Foster Fails: Forever Homes for Foster Graduates

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Contributed by Peggy Quentin, OHS Foster Care Volunteer

What is a “foster failure” or “foster fail,” exactly? Though “failure” might sound negative, these are terms used to describe a happy, though unexpected, ending. A “foster failure” is when the foster caregiver falls in love with the pet and adopts him/her into their home to stay.

OHS foster volunteers provide care for pets who need time to grow, heal, become more social or work on manners before being made available for adoption. Unsurprisingly, people with such big hearts often fall in love with foster pets—and sometimes, they decide to make those pets a permanent part of the family.
—Editor’s Note

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I’m kitten-immune. But adult cats, especially those with issues? Not so immune. My foster fail’s name is Woolie Bear. He’s a big, beautiful Birman cat. Woolie was one of 95 cats OHS took in while helping with a neglect investigation in Klamath Falls (story here). He came with a mouth full of bad teeth and breathing and sinus issues.

Woolie Bear, the author's "foster fail"
Woolie Bear, the author’s “foster fail.”

Because Woolie’s teeth bothered him so much he developed some unique habits: he loved to push his teeth and gums against my knuckles. Due to the OHS medical team being so busy with the 95 Klamath cats in addition to the rest of the shelter animals, we waited weeks for Woolie’s dental appointment. By that time, I was smitten. Woolie became my first foster fail. He’s a friendly, amiable kitty. He fit in easily at our house, unfazed by the other cats and dogs.

I set out to find out what happened when other foster parents had a foster fail. I interviewed Carol Christensen, who has fostered cats, dogs, rabbits, guinea pigs, hamsters and gerbils for OHS over five years. She takes in “anything they need a foster home for.”

Interestingly enough, when I asked Carol if she’d had a foster fail, she replied, “Yes, my cat Birmie was one of the Klamath Falls 95. I just knew he was so mellow that he’d be a great foster big brother.”

She was right: “I had a foster gerbil that played with Birmie. He’d put his front legs around the cage and the gerbil would run up and they’d rub noses. When I fostered 13 puppies this spring, Birmie would jump in the enclosure and play with the puppies.”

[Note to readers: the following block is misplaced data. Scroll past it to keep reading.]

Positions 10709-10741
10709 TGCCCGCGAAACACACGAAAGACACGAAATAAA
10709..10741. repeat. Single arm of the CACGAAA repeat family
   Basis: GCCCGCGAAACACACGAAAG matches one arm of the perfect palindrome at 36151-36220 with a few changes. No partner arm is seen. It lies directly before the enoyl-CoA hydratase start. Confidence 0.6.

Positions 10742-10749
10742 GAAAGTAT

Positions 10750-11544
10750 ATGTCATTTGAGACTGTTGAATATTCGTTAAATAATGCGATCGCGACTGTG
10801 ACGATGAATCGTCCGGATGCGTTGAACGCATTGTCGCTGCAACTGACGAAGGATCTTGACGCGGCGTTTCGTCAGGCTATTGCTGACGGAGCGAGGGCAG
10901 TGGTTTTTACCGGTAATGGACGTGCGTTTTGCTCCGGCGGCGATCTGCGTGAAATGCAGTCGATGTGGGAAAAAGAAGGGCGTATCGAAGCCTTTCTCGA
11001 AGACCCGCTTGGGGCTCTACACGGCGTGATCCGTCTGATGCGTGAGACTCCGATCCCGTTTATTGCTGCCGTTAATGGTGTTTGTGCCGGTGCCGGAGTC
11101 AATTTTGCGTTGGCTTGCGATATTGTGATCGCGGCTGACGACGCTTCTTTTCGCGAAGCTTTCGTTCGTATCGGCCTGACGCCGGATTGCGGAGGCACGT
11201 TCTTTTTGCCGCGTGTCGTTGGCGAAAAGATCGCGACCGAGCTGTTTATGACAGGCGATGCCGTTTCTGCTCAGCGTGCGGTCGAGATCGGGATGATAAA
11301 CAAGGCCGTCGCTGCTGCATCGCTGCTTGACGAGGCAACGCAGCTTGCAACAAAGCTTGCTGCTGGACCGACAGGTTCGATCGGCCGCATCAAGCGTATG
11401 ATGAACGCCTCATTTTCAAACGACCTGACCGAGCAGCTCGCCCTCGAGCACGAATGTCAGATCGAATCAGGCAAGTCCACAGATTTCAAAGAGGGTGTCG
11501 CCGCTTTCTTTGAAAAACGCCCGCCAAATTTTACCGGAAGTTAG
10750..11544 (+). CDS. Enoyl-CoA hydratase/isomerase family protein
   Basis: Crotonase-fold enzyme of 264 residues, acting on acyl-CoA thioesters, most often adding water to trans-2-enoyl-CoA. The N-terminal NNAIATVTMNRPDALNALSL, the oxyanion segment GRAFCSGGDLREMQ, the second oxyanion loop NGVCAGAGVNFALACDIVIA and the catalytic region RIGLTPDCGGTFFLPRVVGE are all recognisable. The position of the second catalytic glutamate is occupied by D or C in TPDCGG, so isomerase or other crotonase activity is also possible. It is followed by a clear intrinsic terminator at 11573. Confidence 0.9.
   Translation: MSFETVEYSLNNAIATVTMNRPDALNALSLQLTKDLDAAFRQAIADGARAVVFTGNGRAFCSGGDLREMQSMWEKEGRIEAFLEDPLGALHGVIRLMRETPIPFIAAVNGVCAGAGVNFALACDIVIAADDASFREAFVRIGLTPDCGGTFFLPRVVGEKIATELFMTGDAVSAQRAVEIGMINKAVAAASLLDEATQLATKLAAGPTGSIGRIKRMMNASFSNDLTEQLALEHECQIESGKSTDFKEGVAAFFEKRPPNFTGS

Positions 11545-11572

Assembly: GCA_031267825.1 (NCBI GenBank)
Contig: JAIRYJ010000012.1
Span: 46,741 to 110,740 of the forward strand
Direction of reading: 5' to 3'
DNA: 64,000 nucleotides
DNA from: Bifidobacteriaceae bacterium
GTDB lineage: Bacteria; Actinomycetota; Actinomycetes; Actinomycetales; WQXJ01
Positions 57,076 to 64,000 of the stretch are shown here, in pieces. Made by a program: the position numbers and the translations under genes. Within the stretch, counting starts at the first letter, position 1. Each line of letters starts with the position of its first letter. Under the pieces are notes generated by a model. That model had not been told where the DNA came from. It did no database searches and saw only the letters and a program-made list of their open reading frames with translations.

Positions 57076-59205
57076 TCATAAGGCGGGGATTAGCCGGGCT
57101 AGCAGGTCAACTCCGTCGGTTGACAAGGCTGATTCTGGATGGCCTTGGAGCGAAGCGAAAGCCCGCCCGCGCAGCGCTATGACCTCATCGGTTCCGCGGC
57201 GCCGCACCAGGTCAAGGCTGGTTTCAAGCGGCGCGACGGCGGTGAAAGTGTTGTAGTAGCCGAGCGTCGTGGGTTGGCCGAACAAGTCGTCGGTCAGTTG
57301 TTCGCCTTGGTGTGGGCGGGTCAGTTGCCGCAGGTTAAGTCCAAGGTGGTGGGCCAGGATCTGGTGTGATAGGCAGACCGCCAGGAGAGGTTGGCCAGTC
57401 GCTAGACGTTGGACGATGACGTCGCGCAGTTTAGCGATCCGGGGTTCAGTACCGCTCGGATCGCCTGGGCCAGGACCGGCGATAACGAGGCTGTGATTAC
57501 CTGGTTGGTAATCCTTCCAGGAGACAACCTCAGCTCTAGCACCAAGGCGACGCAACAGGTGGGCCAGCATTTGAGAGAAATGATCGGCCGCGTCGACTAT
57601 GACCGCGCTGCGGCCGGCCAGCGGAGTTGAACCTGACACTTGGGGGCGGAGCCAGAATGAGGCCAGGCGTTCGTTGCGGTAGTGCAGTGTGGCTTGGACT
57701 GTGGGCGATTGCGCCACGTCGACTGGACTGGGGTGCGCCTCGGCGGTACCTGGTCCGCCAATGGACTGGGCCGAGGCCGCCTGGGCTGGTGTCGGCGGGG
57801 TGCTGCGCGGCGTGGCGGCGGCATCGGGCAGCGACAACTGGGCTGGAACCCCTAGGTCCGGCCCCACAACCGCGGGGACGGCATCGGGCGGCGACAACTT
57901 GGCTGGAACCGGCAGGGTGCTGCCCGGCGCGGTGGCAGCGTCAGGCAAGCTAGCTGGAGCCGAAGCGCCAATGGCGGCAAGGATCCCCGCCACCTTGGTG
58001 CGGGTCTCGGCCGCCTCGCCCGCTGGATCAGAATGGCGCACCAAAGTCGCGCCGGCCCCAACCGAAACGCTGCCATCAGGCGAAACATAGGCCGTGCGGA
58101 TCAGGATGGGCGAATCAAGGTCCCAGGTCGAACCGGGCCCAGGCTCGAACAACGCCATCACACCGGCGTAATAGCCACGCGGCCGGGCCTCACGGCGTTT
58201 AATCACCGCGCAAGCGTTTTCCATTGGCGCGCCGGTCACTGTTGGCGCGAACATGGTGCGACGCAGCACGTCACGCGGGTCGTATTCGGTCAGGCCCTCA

Carol added, “I foster a lot of the scared cats and I thought Birmie would be a great role model for them.”

Currently Carol has a foster kitten she calls Tiny. She described Birmie’s interaction with Tiny: “Every night, Birmie bathes Tiny. He even lets Tiny snuggle up to him like Birmie is his surrogate mother. Tiny is so attached to Birmie, it’s going to be very hard to return him to the shelter for adoption. My question is, is it a foster failure if my foster fail adopts him?”

Birmie with his current foster friend, Tiny.
Birmie with his current foster friend, Tiny.

It’s funny because my Klamath Falls Birman is also a great foster brother and helped me tame a terrified feral foster kitten. It took almost eight weeks and I couldn’t have done it without Woolie. The kitten fell in love with him, and because he is so affectionate with me, she finally decided to accept me as well.

Woolie Bear with a foster kitten he helped tame.
Woolie Bear with a foster kitten he helped tame.

Next, I talked with another foster parent, Joanne Hodgdon, who’s fostered for OHS for seven years. Joanne fosters cats and kittens. She fostered two mice once who were part of a legal case. They were feral mice from a pet shop. From her tone of voice it sounded unlikely that Joanne would foster mice again!

Currently, Joanne has three foster fails at her house. The first was one of her very first foster pets, Andy. He was very sick and required a lot of care. Joanne was worried that he’d always be that sick. Now, of course, he’s “healthy as a horse.” Isn’t that always the way?

I asked Joanne what lead her to adopt these former foster pets. She answered, “Because they seemed to be hard-luck cases. They would require more time to find homes. I didn’t want them to be too stressed out at the shelter.”

When asked if she thought she’d fail again she said, “You know, I had kind of a hard time with my last foster cat. He was a little touch-and-go. I’m cutting myself off from taking in any more kittens. But an older cat with a sad backstory? It could happen.”

Sounds like I’ll have to check back on Joanne! It’s nice to know I’m in good company.


More Information & How You Can Help

Become an OHS foster volunteer »

More information about volunteering at OHS »

Read more: the story of Ponderosa, a fostered Italian Greyhound »



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